Proposed Arbitration Fairness Act Would Ban Pre-Dispute Arbitration Clauses in Consumer Contracts

By: Andrew C. Glass, Robert W. Sparkes, III, Roger L. Smerage, Eric W. Lee

Two members of Congress are seeking to expand the reach of a federal ban on pre-dispute arbitration agreements to cover nearly all consumer contracts. The proposed legislation would have a widespread effect, barring the use of pre-dispute arbitration provisions in credit card agreements, auto loan agreements, wireless telephone service contracts, and many other types of consumer-facing agreements that often contain such provisions.

Two members of Congress are seeking to expand the reach of a federal ban on pre-dispute arbitration agreements to cover nearly all consumer contracts. The proposed legislation would have a widespread effect, barring the use of pre-dispute arbitration provisions in credit card agreements, auto loan agreements, wireless telephone service contracts, and many other types of consumer-facing agreements that often contain such provisions.

On April 29, 2015, Senator Al Franken (D-Minnesota) and Representative Hank Johnson (D-Georgia) introduced the Arbitration Fairness Act of 2015 (“AFA”) (S. 1133; H.R. 2087). The proposed legislation would amend the Federal Arbitration Act, 9 U.S.C. §§ 1, et seq. (“FAA”), to prohibit parties from entering into agreements to arbitrate consumer disputes in advance of a dispute arising. The bar on pre-dispute arbitration agreements would also apply in the context of employer, antitrust, and civil rights disputes.

The AFA would not prevent parties from entering into an arbitration agreement after a dispute arises. Yet, pre-dispute agreements are often seen as an efficient way to manage risk on a business-wide basis, something that post-dispute agreements cannot do. And, while the AFA would not expressly seek to prohibit pre-dispute arbitration clauses in business-to-business agreements or in collective bargaining agreements (in fact, the bill contains a safe-harbor for the latter), it could potentially be read as rendering void any pre-dispute arbitration agreement, regardless of its context, that potentially applies to consumer disputes, even if the agreement was not intended to be used in a consumer-contract setting.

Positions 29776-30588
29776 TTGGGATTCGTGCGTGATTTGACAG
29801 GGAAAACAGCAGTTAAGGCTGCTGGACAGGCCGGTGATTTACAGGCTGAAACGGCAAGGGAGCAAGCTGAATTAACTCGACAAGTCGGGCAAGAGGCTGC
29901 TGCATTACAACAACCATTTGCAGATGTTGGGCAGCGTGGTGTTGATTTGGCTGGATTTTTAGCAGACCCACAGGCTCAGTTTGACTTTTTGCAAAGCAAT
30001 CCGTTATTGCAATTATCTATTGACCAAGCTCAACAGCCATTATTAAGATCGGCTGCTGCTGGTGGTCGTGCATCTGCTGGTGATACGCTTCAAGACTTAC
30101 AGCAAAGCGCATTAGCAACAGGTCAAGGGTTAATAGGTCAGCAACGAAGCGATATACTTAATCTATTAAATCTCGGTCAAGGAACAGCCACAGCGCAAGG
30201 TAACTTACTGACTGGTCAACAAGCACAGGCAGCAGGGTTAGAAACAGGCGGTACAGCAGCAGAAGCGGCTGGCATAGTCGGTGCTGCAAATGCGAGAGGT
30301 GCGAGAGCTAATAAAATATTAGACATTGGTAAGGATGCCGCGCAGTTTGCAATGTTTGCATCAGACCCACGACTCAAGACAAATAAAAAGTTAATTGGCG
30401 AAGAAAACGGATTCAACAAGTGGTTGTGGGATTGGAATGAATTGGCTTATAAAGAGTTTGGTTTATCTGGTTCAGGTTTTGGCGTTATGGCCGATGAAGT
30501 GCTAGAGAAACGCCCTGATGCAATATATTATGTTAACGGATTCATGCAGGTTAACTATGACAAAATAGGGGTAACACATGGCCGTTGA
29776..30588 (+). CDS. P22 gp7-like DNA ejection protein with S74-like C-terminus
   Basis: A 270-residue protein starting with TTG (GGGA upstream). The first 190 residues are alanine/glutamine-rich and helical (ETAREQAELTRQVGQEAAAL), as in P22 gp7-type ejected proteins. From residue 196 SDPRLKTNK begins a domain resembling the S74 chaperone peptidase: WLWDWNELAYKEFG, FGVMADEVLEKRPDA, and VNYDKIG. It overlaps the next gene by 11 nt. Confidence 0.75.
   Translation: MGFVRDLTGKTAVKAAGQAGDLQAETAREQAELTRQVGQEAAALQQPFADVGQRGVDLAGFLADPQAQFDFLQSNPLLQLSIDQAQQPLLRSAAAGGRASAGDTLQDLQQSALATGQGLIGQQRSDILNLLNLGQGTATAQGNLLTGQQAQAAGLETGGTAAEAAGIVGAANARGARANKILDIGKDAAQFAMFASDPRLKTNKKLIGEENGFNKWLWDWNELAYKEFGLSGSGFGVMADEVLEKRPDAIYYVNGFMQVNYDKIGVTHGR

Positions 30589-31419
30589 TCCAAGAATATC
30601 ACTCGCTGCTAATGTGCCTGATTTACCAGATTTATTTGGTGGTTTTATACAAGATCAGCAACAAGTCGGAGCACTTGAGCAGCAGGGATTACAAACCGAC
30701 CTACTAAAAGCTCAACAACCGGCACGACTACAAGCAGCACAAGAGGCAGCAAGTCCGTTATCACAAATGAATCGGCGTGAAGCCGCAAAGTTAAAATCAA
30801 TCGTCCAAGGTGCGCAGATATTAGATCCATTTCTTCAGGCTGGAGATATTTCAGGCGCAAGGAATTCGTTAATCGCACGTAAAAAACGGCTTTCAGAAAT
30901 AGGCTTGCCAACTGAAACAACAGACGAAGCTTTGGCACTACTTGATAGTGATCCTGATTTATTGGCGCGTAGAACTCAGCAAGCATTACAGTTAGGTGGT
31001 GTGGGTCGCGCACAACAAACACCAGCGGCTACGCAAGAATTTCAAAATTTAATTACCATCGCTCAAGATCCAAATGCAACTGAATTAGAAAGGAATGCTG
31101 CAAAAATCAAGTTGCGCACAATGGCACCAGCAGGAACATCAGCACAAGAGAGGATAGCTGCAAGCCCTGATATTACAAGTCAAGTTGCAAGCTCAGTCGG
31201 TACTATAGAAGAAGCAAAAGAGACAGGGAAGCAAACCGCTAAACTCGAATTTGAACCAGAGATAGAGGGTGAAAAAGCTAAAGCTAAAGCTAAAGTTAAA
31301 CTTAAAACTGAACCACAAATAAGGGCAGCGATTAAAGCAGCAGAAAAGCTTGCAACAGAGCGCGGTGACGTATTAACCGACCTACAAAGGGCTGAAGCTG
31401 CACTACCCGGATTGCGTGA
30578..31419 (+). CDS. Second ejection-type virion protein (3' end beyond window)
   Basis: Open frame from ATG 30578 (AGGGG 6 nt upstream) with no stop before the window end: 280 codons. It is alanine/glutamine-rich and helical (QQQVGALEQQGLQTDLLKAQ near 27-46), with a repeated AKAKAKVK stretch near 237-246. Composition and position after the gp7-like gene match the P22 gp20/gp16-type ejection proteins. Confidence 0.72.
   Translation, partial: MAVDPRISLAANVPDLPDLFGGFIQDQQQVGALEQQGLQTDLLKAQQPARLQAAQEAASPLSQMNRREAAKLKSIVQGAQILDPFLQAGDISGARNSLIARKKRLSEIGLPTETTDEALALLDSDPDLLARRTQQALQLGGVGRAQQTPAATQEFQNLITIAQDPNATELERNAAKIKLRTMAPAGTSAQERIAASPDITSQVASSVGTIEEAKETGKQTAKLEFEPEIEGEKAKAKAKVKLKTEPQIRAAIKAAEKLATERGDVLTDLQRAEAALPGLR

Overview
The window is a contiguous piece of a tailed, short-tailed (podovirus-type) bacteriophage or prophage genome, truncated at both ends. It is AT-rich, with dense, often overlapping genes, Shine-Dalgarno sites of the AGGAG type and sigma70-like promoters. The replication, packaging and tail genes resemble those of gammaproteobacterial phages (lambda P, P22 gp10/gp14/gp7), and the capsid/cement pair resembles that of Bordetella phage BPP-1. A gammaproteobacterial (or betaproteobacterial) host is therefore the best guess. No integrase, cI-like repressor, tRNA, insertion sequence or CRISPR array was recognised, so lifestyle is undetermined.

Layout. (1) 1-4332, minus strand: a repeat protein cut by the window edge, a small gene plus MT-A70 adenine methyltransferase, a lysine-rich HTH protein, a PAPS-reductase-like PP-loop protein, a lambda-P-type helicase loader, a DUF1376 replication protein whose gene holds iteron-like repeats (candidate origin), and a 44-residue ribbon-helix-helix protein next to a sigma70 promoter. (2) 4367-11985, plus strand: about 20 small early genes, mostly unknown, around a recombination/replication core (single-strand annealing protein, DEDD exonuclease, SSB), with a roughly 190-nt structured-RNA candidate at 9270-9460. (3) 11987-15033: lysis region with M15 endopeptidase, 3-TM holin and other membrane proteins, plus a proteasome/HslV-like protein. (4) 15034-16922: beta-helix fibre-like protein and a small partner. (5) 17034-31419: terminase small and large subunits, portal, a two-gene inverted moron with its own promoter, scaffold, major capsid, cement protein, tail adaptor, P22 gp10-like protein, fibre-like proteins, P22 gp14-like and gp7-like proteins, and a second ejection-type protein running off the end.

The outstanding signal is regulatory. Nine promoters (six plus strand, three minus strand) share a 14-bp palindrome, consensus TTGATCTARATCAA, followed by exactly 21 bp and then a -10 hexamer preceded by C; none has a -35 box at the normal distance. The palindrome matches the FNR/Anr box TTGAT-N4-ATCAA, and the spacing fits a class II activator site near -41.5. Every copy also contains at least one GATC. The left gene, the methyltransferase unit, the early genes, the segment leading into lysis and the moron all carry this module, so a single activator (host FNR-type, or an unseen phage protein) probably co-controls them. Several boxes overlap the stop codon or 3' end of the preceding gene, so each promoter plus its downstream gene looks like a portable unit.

Federal law currently prohibits pre-dispute arbitration agreements only in certain narrow contexts. For example, in 2010, as part of the Dodd-Frank Wall Street Reform and Consumer Protection Act, Congress amended the federal Truth-in-Lending Act to prohibit the use of pre-dispute arbitration provisions in residential mortgage contracts and home equity line of credit (HELOC) agreements. See 15 U.S.C. § 1639c(e)(1). The AFA would expand these existing prohibitions by amending the FAA itself, adding a new chapter to the FAA with the ban.

The AFA is the third effort in recent years to expand the prohibition against pre-dispute arbitration agreements. In 2011, Senator Richard Blumenthal (D-Connecticut), Senator Sheldon Whitehouse (D-Rhode Island), and Senator Franken sponsored the Consumer Mobile Fairness Act of 2011 (S. 1652), which would have prohibited pre-dispute arbitration agreements between individuals and providers of wireless services or mobile broadband internet access. And, in 2013, Senator Franken led a group of senators who introduced the Arbitration Fairness Act of 2013 (S. 878), the text of which is substantively identical to the newly proposed legislation. Both prior bills were referred to the Judiciary Committee where hearings were held, but neither was reported out of committee.

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